Oregon requires only “a description of the property to be charged with the lien sufficient for identification, including the address if known;” this is actually one element of filing a mechanic’s lien in Oregon that’s more relaxed than in other states, where the legal description is sometimes required on the claim of lien.
For maximum legal coverage, however, it’s important to describe the property as accurately as possible. We recommend including the legal description if you can get your hands on it.
And finally: “the claim of lien shall be verified by the oath of the person filing or of some other person having knowledge of the facts.” As with all things, your signature represents your official acknowledgment of accuracy and compliance; in this case, however, you’re subject to criminal penalties if there’s any false information. Double- and triple-check the information provided, then have it notarized at a notary near you.
From here, you can file your Oregon mechanic’s lien in person, by mail, or online. A lien must be recorded by the county recording office where the project itself took place; if the project spanned across county lines, the lien must be filed in all associated county recording offices.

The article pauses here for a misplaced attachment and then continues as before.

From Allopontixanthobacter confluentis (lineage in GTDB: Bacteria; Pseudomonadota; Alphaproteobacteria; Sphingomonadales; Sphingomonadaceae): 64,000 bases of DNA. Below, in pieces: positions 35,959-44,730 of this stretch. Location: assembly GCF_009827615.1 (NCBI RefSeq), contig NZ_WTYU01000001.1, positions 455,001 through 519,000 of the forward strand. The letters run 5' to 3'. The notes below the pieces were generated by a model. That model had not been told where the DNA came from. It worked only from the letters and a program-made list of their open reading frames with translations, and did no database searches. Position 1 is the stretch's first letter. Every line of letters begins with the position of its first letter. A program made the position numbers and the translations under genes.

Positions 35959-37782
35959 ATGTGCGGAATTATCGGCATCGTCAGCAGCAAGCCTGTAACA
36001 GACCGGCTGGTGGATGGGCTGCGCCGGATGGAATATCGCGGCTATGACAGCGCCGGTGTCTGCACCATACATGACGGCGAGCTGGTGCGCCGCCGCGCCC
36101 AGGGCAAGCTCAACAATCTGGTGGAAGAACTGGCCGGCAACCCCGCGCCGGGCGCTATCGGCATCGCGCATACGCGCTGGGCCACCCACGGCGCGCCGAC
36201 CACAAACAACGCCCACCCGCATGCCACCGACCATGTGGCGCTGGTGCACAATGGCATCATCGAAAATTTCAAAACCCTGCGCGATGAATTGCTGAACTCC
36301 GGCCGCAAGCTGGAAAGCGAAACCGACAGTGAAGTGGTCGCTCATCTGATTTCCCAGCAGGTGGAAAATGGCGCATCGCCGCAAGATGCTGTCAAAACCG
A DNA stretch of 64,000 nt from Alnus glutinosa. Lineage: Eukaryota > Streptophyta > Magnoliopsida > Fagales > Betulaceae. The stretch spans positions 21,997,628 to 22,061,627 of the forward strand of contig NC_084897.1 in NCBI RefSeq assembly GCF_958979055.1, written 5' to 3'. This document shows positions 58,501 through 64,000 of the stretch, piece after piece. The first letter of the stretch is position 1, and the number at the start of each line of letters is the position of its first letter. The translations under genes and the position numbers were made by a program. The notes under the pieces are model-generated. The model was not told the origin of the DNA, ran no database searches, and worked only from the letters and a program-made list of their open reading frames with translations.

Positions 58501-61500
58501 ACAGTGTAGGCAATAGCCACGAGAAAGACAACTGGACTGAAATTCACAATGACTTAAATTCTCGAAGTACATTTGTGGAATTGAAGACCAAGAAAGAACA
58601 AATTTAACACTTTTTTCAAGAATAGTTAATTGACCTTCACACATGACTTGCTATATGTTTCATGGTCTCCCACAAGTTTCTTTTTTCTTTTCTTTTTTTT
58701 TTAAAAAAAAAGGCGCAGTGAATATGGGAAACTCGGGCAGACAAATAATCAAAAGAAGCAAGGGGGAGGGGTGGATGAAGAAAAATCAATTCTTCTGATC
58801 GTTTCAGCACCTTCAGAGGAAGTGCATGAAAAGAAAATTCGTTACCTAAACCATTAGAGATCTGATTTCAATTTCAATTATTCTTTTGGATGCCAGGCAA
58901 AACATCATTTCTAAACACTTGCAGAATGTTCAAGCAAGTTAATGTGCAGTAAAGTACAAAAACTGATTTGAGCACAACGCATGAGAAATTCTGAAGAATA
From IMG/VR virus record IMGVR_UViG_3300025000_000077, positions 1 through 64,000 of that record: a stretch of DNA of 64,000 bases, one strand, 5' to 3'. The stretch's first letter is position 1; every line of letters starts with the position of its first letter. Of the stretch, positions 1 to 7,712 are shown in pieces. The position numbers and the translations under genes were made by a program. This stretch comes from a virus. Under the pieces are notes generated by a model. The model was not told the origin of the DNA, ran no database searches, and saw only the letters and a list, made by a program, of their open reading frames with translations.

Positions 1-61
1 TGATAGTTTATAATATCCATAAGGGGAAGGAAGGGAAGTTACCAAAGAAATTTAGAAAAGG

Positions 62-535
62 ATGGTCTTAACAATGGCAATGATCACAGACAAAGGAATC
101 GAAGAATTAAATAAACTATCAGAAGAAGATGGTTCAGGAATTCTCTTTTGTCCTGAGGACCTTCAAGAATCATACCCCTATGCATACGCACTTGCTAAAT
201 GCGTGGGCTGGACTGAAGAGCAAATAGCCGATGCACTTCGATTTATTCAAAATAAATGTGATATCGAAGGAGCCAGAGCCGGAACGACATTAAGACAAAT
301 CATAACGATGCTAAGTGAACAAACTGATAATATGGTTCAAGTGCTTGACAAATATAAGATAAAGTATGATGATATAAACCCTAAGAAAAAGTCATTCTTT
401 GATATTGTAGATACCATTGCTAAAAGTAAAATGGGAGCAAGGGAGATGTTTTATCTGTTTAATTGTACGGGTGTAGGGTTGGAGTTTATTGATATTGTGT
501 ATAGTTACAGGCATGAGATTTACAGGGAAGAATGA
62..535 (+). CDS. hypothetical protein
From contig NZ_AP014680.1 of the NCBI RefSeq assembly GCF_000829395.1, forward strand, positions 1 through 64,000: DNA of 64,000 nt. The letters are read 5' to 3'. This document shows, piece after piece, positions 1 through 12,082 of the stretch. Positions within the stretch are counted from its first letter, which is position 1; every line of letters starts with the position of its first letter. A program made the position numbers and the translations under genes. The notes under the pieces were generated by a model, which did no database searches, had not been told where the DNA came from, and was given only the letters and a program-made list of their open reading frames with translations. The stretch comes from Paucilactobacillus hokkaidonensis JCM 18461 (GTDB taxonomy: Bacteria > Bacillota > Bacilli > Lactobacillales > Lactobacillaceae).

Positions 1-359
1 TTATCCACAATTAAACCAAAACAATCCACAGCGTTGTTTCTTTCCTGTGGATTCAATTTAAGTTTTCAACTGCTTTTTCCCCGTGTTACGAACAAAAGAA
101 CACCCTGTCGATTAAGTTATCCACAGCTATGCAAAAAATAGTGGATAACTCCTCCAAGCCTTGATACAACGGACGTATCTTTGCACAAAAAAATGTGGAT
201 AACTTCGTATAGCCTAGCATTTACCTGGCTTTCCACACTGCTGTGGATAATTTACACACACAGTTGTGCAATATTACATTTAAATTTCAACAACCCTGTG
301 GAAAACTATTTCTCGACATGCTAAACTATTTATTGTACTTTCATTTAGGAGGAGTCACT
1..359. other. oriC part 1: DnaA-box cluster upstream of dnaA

Don’t forget to bring a form of payment! There are costs associated with filing a mechanic’s lien, and they differ from county to county. If your county allows, electronic filing is not only the most convenient way of filing a mechanic’s lien, but it is often also the most accurate — step-by-step instructions online limit the chances of your lien getting rejected based on miscalculated recording fees.
For those of you who already have enough deadlines to meet, filing an Oregon mechanic’s lien with Northwest Lien Service serves as an easier solution.
When it comes to matters of the law, it’s best to defer to the experts. Rather than writing and filing your own lien document, submit the following form to secure a mechanic’s lien through Northwest Lien. Many times we can file a lien electronically in less than 48 hours.
Not only is our process quick and convenient, but it’s also effective; our team of local experts helped clients secure over $2 million in collections last year alone. Especially if you find yourself filing liens regularly, Northwest Lien is a great solution for filing and tracking mechanics’ liens in Oregon.